New evidence today adds to the belief that hormone replacement therapy may do more harm than good for many women after menopause, and it has many experts trying to figure out for which women the therapy is safe.
New results released Tuesday from the ongoing Women's Health Initiative trial found that not only do postmenopausal women who take a combination of estrogen and progestin therapy have a higher chance of getting aggressive forms of breast cancer, but that they may be at higher risk of dying from the disease.
The results, from an 11-year follow up with more than 12,000 women who were randomly assigned to receive either the combination hormone therapy or a placebo, found 385 women taking the therapy developed an aggressive form of breast cancer, compared to 293 in the placebo group. Twenty-five women who took hormone therapy died from breast cancer during the study, compared to 12 women in the placebo group.
"It is early in the follow-up and the number of breast cancer deaths will certainly substantially increase as we move forward," said Dr. Rowan Chlebowski, professor of medicine at the David Geffen School of Medicine at the University of California, Los Angeles, and lead author of the study.
Women in the study who used estrogen and progestin for five-and-a-half years -- which is considered long-term use of the therapy -- were at higher risk of getting breast cancer, said Chlebowksi.
Earlier results of this trial indicated a connection between synthetic hormone therapy -- commonly marketed as as the drug Prempro -- and less aggressive forms of breast cancer. But results now suggest that women who took hormones may be at risk of any, including more aggressive and late-stage, forms of breast cancer.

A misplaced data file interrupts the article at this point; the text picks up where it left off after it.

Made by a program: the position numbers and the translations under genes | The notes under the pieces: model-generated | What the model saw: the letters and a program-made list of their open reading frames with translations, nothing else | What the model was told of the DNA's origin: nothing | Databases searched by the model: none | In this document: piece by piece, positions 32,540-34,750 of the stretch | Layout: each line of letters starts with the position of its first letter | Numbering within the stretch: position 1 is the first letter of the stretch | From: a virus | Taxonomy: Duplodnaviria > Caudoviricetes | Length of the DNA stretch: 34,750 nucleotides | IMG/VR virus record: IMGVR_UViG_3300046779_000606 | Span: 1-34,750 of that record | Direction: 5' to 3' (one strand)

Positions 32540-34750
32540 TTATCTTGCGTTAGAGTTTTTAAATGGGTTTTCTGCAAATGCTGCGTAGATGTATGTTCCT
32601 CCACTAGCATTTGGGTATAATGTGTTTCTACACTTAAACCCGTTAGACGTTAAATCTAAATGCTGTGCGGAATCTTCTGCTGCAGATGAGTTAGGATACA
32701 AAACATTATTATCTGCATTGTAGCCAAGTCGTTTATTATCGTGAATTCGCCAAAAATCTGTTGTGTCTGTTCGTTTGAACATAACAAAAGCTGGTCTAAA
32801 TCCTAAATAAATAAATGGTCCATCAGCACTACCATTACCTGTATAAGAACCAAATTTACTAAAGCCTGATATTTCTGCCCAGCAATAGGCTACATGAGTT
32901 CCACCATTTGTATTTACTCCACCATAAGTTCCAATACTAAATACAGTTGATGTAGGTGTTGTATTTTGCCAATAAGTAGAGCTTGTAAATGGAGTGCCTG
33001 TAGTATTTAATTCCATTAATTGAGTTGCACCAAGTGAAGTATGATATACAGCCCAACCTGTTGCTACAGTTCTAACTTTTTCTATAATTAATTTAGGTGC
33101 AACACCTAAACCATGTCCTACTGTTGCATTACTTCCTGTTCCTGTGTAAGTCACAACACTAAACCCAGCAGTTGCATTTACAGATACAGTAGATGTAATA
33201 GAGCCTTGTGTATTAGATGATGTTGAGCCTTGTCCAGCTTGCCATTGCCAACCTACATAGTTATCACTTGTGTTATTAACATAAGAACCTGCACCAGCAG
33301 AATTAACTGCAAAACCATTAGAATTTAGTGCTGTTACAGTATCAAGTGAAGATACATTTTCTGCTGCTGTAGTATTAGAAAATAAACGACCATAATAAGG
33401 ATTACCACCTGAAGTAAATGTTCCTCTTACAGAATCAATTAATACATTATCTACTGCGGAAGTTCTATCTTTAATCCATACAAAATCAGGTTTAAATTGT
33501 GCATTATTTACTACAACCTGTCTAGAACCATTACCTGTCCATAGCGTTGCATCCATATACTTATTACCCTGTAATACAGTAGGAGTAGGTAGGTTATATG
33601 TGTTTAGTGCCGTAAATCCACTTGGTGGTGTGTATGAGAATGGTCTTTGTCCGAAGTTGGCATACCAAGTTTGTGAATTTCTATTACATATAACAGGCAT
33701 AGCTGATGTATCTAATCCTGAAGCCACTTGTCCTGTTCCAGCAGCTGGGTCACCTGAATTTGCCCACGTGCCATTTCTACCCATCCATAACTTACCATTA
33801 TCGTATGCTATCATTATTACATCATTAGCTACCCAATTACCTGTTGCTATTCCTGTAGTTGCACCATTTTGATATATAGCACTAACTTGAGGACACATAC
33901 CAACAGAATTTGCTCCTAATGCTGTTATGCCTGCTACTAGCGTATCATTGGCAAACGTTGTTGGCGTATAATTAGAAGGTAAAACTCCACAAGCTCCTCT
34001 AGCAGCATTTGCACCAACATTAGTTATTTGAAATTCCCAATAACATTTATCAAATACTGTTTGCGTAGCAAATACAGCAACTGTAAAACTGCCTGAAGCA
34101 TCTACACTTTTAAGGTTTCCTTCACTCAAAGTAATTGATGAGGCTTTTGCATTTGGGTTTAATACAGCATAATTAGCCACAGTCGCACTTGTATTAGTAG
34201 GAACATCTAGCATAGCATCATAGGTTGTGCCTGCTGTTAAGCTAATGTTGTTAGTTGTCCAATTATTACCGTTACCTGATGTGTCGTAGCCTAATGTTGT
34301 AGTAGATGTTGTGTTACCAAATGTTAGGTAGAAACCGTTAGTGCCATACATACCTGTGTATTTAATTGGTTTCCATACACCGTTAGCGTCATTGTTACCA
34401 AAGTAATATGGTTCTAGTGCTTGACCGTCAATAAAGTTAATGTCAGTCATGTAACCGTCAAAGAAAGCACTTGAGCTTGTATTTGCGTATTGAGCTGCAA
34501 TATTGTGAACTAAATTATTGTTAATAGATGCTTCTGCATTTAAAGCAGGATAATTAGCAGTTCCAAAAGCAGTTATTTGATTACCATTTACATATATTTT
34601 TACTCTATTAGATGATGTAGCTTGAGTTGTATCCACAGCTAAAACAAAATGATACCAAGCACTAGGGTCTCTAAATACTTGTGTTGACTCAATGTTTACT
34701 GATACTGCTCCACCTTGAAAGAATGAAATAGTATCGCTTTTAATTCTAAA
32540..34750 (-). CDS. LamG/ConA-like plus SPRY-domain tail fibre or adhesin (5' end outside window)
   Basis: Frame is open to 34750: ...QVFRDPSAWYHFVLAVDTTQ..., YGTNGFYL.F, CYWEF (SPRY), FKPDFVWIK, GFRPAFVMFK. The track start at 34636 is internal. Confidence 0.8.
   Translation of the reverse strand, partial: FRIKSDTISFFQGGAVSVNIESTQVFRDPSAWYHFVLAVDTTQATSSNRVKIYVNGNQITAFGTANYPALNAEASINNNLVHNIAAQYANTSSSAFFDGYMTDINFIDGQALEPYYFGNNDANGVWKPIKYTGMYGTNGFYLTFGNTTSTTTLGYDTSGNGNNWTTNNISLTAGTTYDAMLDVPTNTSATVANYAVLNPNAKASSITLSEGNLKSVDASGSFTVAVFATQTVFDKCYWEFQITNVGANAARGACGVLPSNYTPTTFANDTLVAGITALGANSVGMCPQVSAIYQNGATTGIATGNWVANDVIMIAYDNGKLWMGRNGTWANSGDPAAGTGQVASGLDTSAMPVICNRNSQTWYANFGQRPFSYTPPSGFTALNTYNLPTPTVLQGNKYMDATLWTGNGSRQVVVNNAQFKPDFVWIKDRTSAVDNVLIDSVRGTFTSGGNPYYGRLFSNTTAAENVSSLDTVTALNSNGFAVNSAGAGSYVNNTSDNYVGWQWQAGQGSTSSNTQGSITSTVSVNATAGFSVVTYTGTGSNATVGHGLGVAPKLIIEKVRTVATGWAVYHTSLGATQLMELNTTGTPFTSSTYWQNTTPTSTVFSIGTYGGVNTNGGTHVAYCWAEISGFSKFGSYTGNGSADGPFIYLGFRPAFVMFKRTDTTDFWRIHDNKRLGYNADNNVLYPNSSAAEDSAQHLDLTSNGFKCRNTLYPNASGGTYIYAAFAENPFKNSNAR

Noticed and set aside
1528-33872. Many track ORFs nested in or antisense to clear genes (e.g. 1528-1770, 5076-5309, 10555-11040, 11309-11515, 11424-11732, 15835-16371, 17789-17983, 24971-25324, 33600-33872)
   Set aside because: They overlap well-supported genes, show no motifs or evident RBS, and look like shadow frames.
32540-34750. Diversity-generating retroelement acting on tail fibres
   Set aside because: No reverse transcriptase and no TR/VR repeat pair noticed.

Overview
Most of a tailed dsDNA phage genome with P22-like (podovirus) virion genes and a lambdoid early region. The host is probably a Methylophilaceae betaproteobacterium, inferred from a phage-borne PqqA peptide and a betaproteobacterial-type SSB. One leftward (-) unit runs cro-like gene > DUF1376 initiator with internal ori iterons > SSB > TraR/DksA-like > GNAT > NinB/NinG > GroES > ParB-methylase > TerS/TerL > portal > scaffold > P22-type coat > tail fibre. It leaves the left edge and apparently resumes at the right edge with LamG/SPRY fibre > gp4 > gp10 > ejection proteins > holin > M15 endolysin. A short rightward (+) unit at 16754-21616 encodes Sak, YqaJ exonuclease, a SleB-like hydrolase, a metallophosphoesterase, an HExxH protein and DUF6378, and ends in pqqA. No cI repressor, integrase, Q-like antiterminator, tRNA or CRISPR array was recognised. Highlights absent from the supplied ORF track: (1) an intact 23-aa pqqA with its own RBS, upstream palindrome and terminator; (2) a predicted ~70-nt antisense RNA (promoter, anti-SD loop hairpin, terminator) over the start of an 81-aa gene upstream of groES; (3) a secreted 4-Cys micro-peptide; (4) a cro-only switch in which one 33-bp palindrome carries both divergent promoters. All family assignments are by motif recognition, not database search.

"For women currently on HRT, I think it warrants a significant talk with their physician as to whether they warrant the therapy," said Dr. Jennifer Litton, assistant professor of breast oncology at MD Anderson Cancer Center in Houston.
Hormone Replacement Therapy: No One Size Fits All
Hormone replacement therapy includes medications containing female hormones to replace the ones the body no longer makes after menopause. Although the FDA has only approved hormone replacement therapy to reduce the risk of osteoporosis in postmenopausal women and prevent hot flashes, the medication is also likely to be prescribed off-label to control groups of symptoms such as mood swings, and dryness.
While experts said diet and exercise often curb these symptoms, hormone therapy is prescribed for women with severe symptoms.
"For some women, these symptoms are so severe that it's life-altering," said Litton.
Hormone Replacement Therapy: New Cancer Links
A decade ago, hormone replacement therapy was prescribed routinely to women going through menopause.
At age 51, Linda Spinale of Halifax, Mass., said she doesn't remember her doctor telling her why she needed combination hormone replacement therapy.
"I was having slight hot flashes, and it seemed like they were giving out hormone replacement therapy like candy and many women were doing it," said Spinale. "I loved taking them. Your boobs look better, your skin looks better. And I felt good with them."